Effects of Human Activity
Pesticides and Other Contaminants/Toxics
Like other storm-petrels, likely vulnerable to oil spills (94) and pesticides (95). No direct data on this subject exist for this species (see Conservation and Management: Management).
Ingestion of Plastics, Lead, etc.
Storm-petrels readily ingest plastic particles floating on the sea, and for some species this can lead to, at the least, a decrease in body condition (96). No evidence has been found to indicate an issue for this species, though diet samples have been collected for analysis of microplastics (YBG).
Degradation of Breeding Habitat
Prehistorically, as with most seabirds, populations were likely limited by availability of predator-free islands (see Demography and Populations: Population Regulation); during historical times, the situation for the Black Storm-Petrel was exacerbated by introductions of domestic cats (Felis catus), rats (Rattus spp.), dogs (Canis lupus), rabbits (Oryctolagus cuniculus), and pigs (Sus scrofa), on nesting islands (e.g., Islas Coronado, Islas San Benito, Santa Barbara Island). These animals were introduced at unknown times by fishermen and seafarers, sometimes inadvertently and sometimes as a source of meat. As a consequence, seabird populations (including storm-petrels) likely have been reduced (44, 49). Within the species' breeding range on Pacific coast, feral cats have existed on 16 islands (now 2) where Black Storm-Petrel might well have nested, rats on 9 islands (now 8), and dogs on 2 islands (64, 84). Little is known about islands in the Gulf of California. Most substantial impact to burrowing seabirds occurred on islands < 3 km2 in area, in part (perhaps) explaining large Black Storm-Petrel population on Islas San Benito (where several introduced mammals have been exterminated; 83, 84). Terrain and presence of Cholla cactus likely protect storm-petrels on these islands, but cactus also poses a hazard to birds in flight.
Disturbance at Nest Sites
There is low disturbance on Isla San Benito Oeste by tourists who arrive on occasion to watch elephant seals (Mirounga angustirostris). They cross though a zone of storm-petrel burrows (Grupo de Ecología y Conservación de Islas, A.C., unpublished data).
Direct Human/Research Impacts
As in other storm-petrels (e.g., 87, 2) handling at nest site may cause desertion. The lights from fishermen's shacks and boats can cause a problem, but this issue has been controlled on Isla San Benito Oeste (YBG).
Species numbers in the low millions of pairs (see Demography and Populations: Population Status: Numbers). Thus, no special designation in terms of world population; may be considered vulnerable by some in United States owing to the very small populations in Channel Islands at northern periphery of species' range. In Mexico, listed as Threatened by NOM-059-SEMARNAT-2010 (Mexican Official Norm that lists the species or populations at risk; 97) .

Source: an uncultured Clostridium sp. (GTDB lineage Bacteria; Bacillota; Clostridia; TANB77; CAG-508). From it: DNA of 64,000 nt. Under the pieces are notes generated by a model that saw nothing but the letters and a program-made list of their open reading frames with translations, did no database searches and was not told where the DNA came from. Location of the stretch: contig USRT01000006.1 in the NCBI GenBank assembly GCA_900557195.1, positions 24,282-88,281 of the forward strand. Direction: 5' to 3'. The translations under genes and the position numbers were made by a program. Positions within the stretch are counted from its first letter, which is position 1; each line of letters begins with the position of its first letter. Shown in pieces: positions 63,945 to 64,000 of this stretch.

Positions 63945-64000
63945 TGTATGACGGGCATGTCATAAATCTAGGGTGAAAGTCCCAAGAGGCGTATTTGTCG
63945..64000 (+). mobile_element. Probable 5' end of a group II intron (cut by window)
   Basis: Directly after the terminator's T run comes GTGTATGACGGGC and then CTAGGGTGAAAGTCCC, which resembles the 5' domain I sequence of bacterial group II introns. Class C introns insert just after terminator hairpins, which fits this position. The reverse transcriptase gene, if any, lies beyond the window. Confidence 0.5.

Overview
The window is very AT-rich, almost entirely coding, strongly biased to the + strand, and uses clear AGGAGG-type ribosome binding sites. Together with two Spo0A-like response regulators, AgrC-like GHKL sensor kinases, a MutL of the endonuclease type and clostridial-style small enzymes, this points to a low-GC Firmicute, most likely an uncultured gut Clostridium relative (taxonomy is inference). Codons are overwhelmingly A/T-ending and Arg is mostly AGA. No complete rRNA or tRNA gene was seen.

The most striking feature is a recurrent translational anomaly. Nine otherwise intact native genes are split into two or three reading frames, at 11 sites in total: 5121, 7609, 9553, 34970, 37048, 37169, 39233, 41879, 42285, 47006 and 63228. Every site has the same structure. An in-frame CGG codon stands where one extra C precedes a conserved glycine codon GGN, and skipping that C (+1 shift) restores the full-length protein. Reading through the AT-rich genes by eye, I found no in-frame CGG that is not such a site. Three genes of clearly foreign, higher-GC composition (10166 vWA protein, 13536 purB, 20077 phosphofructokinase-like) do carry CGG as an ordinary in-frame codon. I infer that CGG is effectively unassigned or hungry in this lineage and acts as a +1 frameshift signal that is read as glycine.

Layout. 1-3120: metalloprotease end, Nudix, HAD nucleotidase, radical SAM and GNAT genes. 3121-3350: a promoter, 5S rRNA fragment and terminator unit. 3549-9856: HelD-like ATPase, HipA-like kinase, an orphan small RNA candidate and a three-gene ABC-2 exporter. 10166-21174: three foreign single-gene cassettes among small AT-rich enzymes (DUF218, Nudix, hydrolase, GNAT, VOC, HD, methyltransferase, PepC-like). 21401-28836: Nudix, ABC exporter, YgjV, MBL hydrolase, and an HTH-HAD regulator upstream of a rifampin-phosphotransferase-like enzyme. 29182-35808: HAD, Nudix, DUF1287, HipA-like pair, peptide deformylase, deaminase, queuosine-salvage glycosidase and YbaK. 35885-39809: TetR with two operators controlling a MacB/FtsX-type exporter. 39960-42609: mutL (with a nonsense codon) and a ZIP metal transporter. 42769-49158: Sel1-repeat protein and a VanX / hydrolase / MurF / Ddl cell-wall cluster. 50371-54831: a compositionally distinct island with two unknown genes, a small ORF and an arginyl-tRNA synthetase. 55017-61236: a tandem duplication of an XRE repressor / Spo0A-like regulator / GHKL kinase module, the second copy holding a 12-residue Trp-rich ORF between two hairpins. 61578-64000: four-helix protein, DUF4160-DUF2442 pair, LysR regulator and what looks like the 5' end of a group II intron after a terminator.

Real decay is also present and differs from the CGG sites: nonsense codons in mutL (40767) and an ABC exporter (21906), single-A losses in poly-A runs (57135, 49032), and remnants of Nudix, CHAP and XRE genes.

Measures Proposed and Taken
Like all seabirds confined in nesting on offshore islands, the introduction of mammals, especially cats and rats, poses a continuous threat. Measures should be taken to guard against such introductions, for example prevention of invasive species by biosecurity programs, and to remove feral animals on islands where they have been introduced (e.g., 64, 84, 98).
Recently instituted measures may aid the Black Storm-Petrel (83, 84). Rats have been eradicated from 2 potential breeding islands (Rasa, Gulf of California; San Roque, Baja California Pacific coast), and eradication is under way at various other islands). Cats have been eradicated from 9 islands along Baja California Pacific coast (Coronado Norte, Coronado Sur, Todos Santos Norte, Todos Santos Sur, San Martín, San Jerónimo, Natividad, Asunción, San Roque); and have been eradicated from 7 potential breeding islands in the Gulf of California (Estanque, Mejía, Coronados, Monserrat, Santa Catalina, San Francisquito, Partida Sur). Rabbits (Orychtolagus cuniculus), donkeys (Equus africanus), goats (Capra aegagrus), and cactus mice (Peromyscus eremicus) have been eradicated from Islas San Benito; goats, dogs (Canis lupus) and sheep (Ovis aires) from Isla Natividad. The Flora and Fauna Protection Area Gulf of California Islands, several marine Natural Protected Areas along the Gulf of California, and the Baja California Pacific Islands Biosphere Reserve have been established by the government of Mexico, which is proceeding with measures and dissemination of information to the public that should aid conservation efforts.
Among the California Channel Islands, a recent problem may result from the immense increase in squid-fishing vessels near to shore during summer (99, 100). These boats, using very powerful lights (to attract squid), are spread densely over extensive areas near to island shore. In the lighted night sky, owl predation on small seabirds may be enhanced. No direct information on effect on Black Storm-Petrel.
Eggshell thinning and reduced hatching success owing to elevated levels of DDT and PCB evident in Ashy Storm-Petrel (O. homochroa) at Santa Cruz Island (101, 102). The same problem could have affected Black Storm-Petrel, which feeds even farther inshore (closer to pesticide source) than Ashy Storm-Petrel, at Islas Coronado and Channel Islands.
Effectiveness of Measures
Reduction in light pollution and of organochlorine pollution, along with social attraction, including artificial nest boxes, have restored the Ashy Storm-Petrel to parts of Santa Cruz Island (100), and could have positively affected the Black Storm-Petrel as well. Nest boxes also have proved effective for the Black Storm-Petrel (103).